Ultimately, that foot got the better of me, and my career. Plan B ended up being working full-time at the coffee shop and spitefully separating myself from the dance community that I had worked so hard to be a part of. I later found out that I had torn a ligament between my first and second toes, triggering the second toe to dislocate (the “collapse” I experienced). Barefoot dancing is especially difficult in this case because of the amount of torque placed on the joint in rotational movement. To this day, twisting at a certain angle causes the second toe to pop out of place from time to time. No amount of rest will fix this; torn ligaments are notoriously slow and tricky to heal without some sort of surgical intervention. Aside from the expense and inconvenience, there is also the possibility that a surgery could limit the range of motion in my arch and metatarsals, making it difficult or impossible to rise to demi-point. The alternative is leaving it the way it is, and rationalizing the fact that I’m a barefoot dancer who can’t dance barefoot. At first I figured it was a sign that I wasn’t meant to dance.
However, after six years and a series of random career changes, I would eventually return to the stage. Ultimately, dance is what I’m supposed to do, and I was recently given the opportunity to present some of my choreography with a small modern dance company. I discovered that it’s much easier for me to continue dancing if I wear shoes or tape to provide some sort of support to my metatarsals (the exact formula is still a work in progress…). By performing in my own work, I have the option to wear ballet shoes instead of dancing barefoot, which greatly reduces the chance of dislocating my toe.
At the end of the day, what I went through (and on many levels am still going through) is fuel to my fire. My experience was the catalyst for my interest in kinesiology, and is the passion behind Art Intercepts. Instead of wallowing in what might have been, I spend the better portion of my time and energy seeking out safe teaching practices to prevent injury and advocating for injured dancers who need treatment and rehabilitation from medical professionals who understand their craft and their careers.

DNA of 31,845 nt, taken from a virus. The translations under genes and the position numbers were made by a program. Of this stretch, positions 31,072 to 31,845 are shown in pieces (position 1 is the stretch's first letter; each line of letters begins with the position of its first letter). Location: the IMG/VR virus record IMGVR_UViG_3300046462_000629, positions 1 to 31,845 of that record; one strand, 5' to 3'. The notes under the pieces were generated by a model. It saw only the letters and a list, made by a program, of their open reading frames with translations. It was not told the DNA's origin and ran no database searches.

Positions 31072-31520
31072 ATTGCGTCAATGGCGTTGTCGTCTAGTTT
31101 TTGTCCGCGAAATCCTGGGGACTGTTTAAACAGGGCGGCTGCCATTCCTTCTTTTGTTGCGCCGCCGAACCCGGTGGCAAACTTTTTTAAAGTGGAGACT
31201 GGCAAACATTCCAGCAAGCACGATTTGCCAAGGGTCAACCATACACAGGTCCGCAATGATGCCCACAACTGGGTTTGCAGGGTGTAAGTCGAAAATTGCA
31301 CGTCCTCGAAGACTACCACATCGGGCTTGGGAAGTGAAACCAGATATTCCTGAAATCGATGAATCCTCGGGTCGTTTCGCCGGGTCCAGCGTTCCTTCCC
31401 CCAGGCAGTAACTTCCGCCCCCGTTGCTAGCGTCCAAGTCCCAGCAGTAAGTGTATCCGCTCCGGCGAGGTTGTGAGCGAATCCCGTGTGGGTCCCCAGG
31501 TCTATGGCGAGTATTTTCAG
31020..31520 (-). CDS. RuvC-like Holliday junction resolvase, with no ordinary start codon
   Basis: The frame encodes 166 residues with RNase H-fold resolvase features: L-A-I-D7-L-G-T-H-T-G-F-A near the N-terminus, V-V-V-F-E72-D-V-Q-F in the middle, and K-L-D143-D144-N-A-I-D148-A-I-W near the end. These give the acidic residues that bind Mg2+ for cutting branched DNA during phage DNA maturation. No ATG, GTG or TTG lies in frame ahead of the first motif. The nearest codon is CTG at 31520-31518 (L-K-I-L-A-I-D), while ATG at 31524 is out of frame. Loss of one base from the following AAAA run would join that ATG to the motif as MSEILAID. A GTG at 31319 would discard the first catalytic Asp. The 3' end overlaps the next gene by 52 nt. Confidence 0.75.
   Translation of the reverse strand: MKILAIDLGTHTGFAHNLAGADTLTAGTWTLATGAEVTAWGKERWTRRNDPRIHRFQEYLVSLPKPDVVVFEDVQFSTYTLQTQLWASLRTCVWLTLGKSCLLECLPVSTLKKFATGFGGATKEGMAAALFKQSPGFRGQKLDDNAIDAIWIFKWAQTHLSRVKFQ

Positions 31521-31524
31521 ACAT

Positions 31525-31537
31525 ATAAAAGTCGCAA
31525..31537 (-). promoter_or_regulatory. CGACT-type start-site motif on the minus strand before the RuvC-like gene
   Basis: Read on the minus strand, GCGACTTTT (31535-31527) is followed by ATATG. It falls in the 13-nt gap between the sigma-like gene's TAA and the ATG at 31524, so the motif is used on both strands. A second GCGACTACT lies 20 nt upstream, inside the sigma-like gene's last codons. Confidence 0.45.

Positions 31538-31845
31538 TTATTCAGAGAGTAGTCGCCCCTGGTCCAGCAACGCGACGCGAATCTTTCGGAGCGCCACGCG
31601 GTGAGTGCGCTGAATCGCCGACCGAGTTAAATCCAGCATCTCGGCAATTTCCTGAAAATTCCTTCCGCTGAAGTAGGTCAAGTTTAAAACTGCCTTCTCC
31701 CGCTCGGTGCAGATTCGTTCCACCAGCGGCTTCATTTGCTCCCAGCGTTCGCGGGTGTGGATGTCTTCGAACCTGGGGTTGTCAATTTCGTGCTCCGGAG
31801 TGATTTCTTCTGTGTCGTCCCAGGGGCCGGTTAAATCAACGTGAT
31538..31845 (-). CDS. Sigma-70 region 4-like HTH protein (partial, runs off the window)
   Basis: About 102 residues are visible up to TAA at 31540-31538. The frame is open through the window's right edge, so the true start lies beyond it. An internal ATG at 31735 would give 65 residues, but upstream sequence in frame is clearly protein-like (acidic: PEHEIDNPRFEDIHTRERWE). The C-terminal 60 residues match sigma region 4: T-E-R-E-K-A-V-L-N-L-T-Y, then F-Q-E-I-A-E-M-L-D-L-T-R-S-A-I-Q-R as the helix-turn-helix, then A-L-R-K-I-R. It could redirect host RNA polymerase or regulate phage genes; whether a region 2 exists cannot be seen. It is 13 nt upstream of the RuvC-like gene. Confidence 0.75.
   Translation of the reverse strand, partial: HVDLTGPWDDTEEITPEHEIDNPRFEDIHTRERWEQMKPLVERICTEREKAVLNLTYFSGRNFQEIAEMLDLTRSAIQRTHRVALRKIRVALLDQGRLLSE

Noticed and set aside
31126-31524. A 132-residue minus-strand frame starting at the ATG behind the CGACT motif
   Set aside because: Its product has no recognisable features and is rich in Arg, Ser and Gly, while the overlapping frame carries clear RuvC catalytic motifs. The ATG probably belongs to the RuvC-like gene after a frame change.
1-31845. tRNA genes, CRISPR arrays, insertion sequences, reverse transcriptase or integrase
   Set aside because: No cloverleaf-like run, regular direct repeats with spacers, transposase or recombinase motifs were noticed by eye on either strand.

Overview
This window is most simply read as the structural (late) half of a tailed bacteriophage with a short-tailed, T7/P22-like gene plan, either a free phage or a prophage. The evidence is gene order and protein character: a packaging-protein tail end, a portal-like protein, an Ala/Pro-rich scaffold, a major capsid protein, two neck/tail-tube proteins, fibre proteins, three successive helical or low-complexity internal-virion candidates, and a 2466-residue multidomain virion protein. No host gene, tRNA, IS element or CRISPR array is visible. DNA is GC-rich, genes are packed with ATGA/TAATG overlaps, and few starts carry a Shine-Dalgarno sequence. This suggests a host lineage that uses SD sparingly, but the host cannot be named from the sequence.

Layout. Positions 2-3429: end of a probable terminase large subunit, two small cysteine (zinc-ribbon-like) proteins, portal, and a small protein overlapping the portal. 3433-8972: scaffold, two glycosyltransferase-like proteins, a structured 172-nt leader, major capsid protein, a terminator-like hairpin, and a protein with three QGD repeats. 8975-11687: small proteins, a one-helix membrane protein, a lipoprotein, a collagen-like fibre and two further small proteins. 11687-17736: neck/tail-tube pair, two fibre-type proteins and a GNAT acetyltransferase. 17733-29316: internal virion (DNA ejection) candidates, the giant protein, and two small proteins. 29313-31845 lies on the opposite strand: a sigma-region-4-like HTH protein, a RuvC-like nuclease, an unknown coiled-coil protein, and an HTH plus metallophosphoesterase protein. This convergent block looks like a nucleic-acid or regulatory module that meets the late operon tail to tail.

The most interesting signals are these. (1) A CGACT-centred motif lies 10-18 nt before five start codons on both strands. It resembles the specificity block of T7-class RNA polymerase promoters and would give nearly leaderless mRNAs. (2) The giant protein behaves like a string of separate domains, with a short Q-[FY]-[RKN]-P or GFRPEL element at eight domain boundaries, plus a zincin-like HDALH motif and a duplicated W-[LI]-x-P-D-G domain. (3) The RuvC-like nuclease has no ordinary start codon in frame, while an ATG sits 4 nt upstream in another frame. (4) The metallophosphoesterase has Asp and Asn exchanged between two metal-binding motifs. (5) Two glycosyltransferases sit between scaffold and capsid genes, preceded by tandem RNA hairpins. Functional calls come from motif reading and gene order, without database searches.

As a young dancer, I felt pigeonholed into thinking that I only had two options (dance or don’t dance), when plan C was as simple as being a barefoot dancer who wears shoes – and it took me six years to figure that out.
Aside from medical treatment, there is a wealth of services out there in career counseling, vocational rehabilitation, and physical therapy. Utilizing these resources gives the dancer more options and a fresh perspective on what a dance career actually looks like (which is different for every dancer). The dance community desperately needs access to these resources, and at a price dancers can afford to pay. Furthermore, many company directors, teachers, and choreographers often share the distorted conviction that injuries that aren’t fixable through a week of rest are an inconvenience that renders the dancer expendable and replaceable. Regardless of artistry or aesthetic, dancers are people, and their health and well-being must come first.
Are you struggling with a potentially career ending injury?
Here are a couple of links to some fabulous organizations and resources: